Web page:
With the spectre of terror attacks and insecurity worldwide, WhatsApp users may no longer be guaranteed privacy, as the British government is demanding access to encrypted messaging services provided by technology firms on mobile devices.
There must be “no place for terrorists to hide” and intelligence services must have access to encrypted messaging services, the Britain’s Home Secretary Amber Rudd has said.
It comes after it emerged that Khalid Masood was reportedly on the messaging app WhatsApp two minutes before an attack in Westminster in which he killed four people.
Police were unable to read his messages.
But labour leader Jeremy Corbyn said there was a balance between the “right to know” and “the right to privacy”.
Amber Rudd said she would be asking tech firms to “work with us” when she meets with them this week.
Speaking to BBC One’s Andrew Marr programme, Ms Rudd said: “We need to make sure our intelligence services have the ability to get into situations like encrypted WhatsApp.”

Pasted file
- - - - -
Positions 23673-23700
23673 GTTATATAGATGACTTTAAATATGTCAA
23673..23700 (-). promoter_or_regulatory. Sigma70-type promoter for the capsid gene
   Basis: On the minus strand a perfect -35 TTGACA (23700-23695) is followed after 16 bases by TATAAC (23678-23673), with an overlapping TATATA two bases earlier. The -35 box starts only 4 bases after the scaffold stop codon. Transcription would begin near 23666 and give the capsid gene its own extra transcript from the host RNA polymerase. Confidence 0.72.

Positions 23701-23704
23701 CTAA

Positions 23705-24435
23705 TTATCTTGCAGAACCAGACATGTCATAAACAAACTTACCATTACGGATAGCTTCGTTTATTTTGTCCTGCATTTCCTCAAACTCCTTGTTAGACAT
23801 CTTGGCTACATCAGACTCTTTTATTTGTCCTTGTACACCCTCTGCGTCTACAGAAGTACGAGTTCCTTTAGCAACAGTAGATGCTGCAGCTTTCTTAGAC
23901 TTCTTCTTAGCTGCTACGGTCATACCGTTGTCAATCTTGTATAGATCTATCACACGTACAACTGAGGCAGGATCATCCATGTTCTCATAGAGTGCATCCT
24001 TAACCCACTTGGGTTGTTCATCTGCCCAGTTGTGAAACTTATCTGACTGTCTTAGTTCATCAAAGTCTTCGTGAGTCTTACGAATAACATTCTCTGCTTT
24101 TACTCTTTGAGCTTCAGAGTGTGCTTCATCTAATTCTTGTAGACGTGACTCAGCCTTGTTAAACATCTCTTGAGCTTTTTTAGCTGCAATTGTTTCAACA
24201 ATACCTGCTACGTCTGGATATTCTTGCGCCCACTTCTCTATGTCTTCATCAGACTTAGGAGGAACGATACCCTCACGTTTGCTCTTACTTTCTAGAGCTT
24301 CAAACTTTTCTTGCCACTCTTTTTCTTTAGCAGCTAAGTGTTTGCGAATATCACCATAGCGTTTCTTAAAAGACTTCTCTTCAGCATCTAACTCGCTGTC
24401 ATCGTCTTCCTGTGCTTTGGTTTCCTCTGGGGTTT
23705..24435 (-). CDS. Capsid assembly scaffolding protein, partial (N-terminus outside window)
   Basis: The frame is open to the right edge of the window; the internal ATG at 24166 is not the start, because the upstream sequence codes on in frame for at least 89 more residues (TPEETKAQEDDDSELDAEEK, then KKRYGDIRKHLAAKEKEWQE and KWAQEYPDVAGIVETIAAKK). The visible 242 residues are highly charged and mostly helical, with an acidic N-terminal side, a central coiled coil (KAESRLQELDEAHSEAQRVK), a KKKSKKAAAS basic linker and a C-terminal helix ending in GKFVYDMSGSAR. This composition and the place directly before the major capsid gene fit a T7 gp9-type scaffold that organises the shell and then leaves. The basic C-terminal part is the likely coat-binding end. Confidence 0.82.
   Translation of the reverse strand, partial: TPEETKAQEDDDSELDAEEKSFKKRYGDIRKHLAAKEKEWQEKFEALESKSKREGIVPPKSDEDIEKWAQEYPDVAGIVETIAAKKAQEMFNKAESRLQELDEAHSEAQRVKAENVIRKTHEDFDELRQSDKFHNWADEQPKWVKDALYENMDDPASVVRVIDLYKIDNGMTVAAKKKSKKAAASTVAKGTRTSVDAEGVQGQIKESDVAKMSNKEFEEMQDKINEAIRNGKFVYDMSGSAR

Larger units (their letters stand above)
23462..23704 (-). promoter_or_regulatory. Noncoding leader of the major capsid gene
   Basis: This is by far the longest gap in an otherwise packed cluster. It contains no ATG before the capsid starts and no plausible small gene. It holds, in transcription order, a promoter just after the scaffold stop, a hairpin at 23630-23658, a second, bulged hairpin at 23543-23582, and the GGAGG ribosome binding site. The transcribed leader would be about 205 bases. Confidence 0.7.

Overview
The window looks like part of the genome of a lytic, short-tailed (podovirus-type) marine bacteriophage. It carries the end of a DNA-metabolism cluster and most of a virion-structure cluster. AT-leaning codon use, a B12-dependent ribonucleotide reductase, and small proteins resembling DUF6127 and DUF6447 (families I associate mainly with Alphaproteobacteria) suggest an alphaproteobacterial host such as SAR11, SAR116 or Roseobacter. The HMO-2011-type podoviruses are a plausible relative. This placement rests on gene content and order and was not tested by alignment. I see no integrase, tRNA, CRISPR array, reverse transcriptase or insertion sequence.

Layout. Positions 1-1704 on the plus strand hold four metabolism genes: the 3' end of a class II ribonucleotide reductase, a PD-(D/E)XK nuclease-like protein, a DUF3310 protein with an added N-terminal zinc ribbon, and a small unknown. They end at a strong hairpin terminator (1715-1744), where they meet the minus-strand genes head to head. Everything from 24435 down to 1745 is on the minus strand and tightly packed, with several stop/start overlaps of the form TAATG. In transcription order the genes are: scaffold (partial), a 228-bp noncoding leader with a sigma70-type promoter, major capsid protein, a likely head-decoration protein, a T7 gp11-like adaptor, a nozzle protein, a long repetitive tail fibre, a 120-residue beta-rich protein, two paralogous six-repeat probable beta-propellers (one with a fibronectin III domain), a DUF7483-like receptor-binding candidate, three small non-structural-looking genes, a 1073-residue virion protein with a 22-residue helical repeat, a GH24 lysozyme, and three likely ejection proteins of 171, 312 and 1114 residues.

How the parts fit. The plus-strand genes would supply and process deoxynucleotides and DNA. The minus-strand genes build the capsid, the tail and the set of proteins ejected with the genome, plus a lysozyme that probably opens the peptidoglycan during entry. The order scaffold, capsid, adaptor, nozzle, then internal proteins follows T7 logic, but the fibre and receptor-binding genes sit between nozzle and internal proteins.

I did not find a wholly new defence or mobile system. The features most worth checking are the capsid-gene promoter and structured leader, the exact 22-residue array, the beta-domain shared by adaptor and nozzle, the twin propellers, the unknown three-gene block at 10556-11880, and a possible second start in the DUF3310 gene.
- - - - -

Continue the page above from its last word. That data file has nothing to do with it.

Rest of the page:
Encryption is a way of scrambling computer data so it can only be read by the people you want to see it.
All messages sent on WhatsApp have end-to-end encryption.
This means messages are unreadable if they are intercepted by anyone, including law enforcement.
The Facebook-owned company, which has a billion users worldwide, has said protecting private communication was one of its “core beliefs”.
Asked if there was an issue about giving the security services more powers to hack in to messaging services like WhatsApp, Mr. Corbyn told ITV on Sunday that they already had “huge powers” of investigation.
But writing in the Sunday Telegraph, the home secretary said she was asking companies like Google, Twitter and Facebook to be more “proactive” in tackling extremism.
In the Sunday Times, Foreign Secretary Boris Johnson also called for internet companies to develop technology to detect and remove extreme material.
The calls come after Wednesday’s terror attack when attacker Masood ran down pedestrians and fatally stabbed a police officer who was guarding the houses of Parliament.
In total, five people died – including the attacker who was shot by police – and 50 others were injured, two seriously.
On Saturday, the Metropolitan police said they believed Masood acted alone. But they added they were also “determined” to find out whether he had been inspired by terrorist propaganda.
Credit: This Day